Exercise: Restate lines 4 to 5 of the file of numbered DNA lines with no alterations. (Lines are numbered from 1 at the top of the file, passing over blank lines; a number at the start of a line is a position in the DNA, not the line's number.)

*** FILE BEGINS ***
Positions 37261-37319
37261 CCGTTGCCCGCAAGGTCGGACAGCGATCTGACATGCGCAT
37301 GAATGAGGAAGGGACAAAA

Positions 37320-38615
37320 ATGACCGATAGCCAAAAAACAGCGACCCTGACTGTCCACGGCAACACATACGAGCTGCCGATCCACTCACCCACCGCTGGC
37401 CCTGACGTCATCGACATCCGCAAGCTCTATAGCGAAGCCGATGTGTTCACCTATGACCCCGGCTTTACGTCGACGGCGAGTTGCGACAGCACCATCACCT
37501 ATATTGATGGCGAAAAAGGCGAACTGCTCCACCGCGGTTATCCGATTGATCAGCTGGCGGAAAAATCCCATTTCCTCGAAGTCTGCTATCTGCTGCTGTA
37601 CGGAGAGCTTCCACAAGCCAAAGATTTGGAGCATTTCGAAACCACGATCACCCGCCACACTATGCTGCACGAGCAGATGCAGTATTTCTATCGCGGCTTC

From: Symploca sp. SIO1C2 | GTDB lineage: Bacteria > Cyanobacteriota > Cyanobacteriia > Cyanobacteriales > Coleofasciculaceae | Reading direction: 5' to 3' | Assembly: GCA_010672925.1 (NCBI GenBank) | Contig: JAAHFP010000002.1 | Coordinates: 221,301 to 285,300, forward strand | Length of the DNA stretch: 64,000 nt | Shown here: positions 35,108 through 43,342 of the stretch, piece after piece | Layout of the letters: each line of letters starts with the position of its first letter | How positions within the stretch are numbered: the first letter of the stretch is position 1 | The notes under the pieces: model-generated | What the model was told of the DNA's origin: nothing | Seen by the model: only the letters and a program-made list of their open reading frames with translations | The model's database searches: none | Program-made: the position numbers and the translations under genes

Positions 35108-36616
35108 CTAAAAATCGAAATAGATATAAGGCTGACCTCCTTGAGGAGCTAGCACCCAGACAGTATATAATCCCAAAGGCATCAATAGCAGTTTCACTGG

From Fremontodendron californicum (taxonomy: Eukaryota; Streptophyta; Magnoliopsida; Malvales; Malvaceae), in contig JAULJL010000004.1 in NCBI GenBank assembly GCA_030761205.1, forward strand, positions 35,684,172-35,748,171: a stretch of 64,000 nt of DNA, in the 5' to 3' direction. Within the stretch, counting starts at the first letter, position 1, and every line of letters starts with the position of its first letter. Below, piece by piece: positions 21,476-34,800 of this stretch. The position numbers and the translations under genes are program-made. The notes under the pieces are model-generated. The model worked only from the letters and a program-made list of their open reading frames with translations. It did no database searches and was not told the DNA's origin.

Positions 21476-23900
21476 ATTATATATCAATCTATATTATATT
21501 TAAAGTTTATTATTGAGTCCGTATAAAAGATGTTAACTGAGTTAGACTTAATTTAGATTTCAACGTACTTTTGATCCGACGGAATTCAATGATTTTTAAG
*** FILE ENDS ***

Positions 37320-38615
37320 ATGACCGATAGCCAAAAAACAGCGACCCTGACTGTCCACGGCAACACATACGAGCTGCCGATCCACTCACCCACCGCTGGC